Families who talk about money
Did you know that on average it takes a recipient of inheritance 19 days until they buy a new car? What are your thoughts on whether this a financially-savvy way to spend an inheritance?
In our busy lives talking about money with our family members may prove to be a daunting and sometimes an emotional subject to bring up, especially around the dinner table.
We may think that if we do not disclose our wealth we will encourage hard work, and by putting our chips on the table our family may start to become lazy and entitled.
Avoiding a conversation about money may have us running the risk of us not passing on the knowledge and wisdom gained in our life time, and the financial literacy skills that we have learnt through our own experience, self-education and the help of our professional advisers (financial adviser, accountant and solicitor).
Before we go any further, what is financial literacy? Broadly speaking, financial literacy ‘is a combination of financial knowledge, skills, attitudes and behaviours necessary to make sound financial decisions, based on your personal circumstances, to improve your financial wellbeing’.
There are five key indicative behaviours that relate to your financial literacy:
- Keeping track of finances; approaches to managing everyday expenses.
- Planning ahead; planning for the medium and longer term, including for your retirement and beyond.
- Choosing financial products; and understanding and assessing different investment options and their underlying risks.
- Staying informed; use of information, tools and guidance when needed.
- Financial control; savings behaviour and managing debt.
So, why might it be important to pass on your financial literacy skills? According to Roy Williams, Founder and President of Williams Group*, the statistics are less than rosy when it comes to looking at what happens to the wealth that one day will pass from you to your family via your estate plan; roughly 70% of wealthy families lose their wealth by the second generation, and a stunning 90% by the third*^. While you may not consider yourself ‘wealthy’, it is still important to reflect on the two key reasons that were found to be behind these high percentages; a lack of or low levels of financial literacy by the second and third generations, as well as trust and communication breakdown among family members. With this in mind, there are several things that you can do to make sure your family are financially-savvy and work together now and when the time comes to receive their inheritance.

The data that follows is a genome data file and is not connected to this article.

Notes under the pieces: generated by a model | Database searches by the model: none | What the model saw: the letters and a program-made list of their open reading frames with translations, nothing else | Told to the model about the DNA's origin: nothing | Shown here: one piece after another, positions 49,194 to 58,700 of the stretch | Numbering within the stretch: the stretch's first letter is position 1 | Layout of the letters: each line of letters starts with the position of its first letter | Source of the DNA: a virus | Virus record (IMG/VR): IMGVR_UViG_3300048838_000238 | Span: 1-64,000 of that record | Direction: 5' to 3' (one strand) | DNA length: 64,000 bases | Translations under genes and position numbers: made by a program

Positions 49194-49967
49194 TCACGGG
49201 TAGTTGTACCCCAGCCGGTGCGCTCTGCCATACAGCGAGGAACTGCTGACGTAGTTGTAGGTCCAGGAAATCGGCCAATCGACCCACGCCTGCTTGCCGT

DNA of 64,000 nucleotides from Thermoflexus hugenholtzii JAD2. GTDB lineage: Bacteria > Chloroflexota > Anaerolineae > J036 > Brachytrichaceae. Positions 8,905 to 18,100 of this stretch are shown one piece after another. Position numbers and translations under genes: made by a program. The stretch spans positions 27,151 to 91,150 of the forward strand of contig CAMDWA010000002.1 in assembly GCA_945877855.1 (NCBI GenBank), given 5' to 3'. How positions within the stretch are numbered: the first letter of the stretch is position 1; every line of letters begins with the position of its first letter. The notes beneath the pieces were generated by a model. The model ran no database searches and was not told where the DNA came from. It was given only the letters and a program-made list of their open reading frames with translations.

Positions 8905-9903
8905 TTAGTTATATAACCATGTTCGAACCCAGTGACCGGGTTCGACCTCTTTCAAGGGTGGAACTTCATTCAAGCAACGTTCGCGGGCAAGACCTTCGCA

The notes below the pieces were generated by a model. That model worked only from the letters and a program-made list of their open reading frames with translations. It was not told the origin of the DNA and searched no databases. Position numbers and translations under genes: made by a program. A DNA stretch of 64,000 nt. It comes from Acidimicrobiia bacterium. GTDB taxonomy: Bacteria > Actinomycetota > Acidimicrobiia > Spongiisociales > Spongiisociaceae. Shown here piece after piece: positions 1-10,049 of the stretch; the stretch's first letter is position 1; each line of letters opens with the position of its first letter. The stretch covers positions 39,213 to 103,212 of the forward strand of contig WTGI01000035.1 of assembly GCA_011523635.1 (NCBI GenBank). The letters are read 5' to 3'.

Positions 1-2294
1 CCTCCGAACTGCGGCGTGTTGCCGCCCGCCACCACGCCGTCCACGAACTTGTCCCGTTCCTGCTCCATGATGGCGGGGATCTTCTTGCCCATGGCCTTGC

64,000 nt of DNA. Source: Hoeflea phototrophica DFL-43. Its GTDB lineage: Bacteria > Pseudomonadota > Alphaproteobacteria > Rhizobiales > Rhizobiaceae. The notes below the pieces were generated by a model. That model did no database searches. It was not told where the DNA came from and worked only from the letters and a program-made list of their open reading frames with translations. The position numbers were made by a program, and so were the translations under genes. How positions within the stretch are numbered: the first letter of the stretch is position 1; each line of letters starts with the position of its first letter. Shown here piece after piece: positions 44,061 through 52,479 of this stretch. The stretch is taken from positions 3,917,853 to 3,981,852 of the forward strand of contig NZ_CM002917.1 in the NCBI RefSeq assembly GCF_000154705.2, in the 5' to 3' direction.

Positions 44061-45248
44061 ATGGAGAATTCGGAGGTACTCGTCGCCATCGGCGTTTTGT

- Start by sitting down and having an open discussion about the money that is expected to flow through to them, how you came to accumulate this wealth, the strategies that you have employed to build and retain your wealth (throughout your working life and retirement years), and any expectations that you might have around the use of your assets in the future.
- Suggest that adult family members seek professional advice about their existing circumstances. A professional adviser can put them on the path to understanding their current financial situation compared to where they would like to be in the future, and how best to handle receiving a future inheritance.
Financial literacy is important for both you and your family members. Think about the impact financial literacy’s absence and presence has had on you as you have navigated your way through the world of personal finance in your lifetime.
It’s interesting to note that when asked why he was leaving the majority of his wealth to charity, Billionaire Warren Buffet explained that he wanted to leave his children enough money so that they could do anything, but not so much money that they did nothing.
*Over a 20-year period, Roy Williams and his associates interviewed 2,500 wealthy families who had gone through estate planning and wealth transition.
*^Williams, R., & Preisser, V. (2010). Preparing Heirs: Five Steps to a Successful Transition of Family Wealth and Values. Robert Reed Publishers.
Source: Innergi Knowledge Centre (October 2016)